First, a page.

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“As the forehead of man grows broader,” writes Don Marquis, “so do his creeds.” If the UCC’s intention is to let sleeping dogmas lie and provide the theological lowest common denominator, the result in this case is doubtless considered most effective. It even goes beyond the Encyclopaedia Britannica statement that one of the UCC’s distinctive marks lies in its endeavor “to be tolerant of all shades of doctrinal opinion consistent with the acceptance of Jesus Christ as Lord.” A revised version of the EB article is apparently overdue, for the new creed astonishingly does not even proclaim Jesus Christ as Lord. Some might consider that this omission automatically disqualifies the UCC from membership in the World Council of Churches.

The primary motive of creeds, according to patristics scholar J. N. D. Kelly, was “to set forth saving truths.” The refutation of heresy and the safeguarding of orthodoxy were other factors to be considered, and creeds were usually wrought out of the heat of theological battle. One might legitimately ask what heresy is corrected, what orthodoxy upheld in this UCC statement that begins with a negative which is reiterated in its conclusion. There is nothing here of sin and judgment, nothing of Christ’s death and resurrection, nothing of God’s holiness, his omnipotence, or his transcendence. Many will conclude that a creed largely preoccupied with what God does, and which has little to say about what God is, is lamentably deficient.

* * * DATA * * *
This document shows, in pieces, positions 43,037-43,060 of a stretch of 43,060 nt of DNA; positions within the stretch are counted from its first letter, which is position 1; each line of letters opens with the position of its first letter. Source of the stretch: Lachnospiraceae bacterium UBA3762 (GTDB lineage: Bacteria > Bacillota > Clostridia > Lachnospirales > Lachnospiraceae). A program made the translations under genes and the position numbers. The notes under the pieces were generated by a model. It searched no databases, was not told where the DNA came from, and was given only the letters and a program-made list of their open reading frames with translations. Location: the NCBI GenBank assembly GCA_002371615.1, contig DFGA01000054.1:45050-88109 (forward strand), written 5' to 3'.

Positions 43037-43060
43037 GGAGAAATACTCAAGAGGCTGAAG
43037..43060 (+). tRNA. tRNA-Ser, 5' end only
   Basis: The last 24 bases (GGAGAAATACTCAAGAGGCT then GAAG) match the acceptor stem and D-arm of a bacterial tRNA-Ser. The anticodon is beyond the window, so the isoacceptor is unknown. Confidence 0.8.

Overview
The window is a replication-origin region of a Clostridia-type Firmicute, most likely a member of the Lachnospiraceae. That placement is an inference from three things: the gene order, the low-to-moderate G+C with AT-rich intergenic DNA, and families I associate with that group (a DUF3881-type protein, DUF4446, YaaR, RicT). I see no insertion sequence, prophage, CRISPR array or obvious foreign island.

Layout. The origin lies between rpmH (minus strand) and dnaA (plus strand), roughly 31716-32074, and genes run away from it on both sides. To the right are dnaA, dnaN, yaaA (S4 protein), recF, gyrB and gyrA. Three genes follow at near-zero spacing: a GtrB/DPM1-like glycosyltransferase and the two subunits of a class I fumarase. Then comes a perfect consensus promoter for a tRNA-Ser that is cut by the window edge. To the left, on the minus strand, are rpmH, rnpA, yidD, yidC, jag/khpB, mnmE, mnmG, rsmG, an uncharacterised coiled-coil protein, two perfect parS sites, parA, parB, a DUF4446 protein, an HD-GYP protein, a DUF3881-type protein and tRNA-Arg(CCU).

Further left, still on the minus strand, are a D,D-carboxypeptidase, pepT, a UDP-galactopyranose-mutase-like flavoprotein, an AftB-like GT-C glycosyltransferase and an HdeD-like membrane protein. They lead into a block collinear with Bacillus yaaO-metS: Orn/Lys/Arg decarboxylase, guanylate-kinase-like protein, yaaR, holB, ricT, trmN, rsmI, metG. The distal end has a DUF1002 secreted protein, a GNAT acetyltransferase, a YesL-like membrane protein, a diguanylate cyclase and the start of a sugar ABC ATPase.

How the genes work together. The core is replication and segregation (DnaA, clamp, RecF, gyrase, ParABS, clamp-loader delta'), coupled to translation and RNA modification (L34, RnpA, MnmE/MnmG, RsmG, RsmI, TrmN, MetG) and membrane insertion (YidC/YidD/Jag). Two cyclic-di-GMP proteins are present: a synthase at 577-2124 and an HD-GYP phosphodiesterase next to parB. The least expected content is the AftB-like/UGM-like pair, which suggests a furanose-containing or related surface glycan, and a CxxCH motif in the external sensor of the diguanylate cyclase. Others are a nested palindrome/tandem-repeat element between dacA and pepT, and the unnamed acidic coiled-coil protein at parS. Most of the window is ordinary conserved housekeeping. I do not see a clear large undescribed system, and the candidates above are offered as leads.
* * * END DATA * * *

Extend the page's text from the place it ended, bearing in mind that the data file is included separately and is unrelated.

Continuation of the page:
The UCC statement is, in fact, more an accommodation to the temper of the times than a courageous and resounding affirmation of a faith by which a man can live and die. Its approach to doctrine is sloppy, and it lacks urgency. “If God has really done something in Christ on which the salvation of the world depends,” declared James Denney, “… then it is a Christian duty to be intolerant of everything which ignores, denies, or explains it away.”

Where is the biblical basis for a creed that neglects vital factors such as the majesty of God, the atoning death of Christ, and the sinfulness and accountability of man? This new creed will build no one up in the faith. Only “strong beliefs win strong men, and then make them stronger.”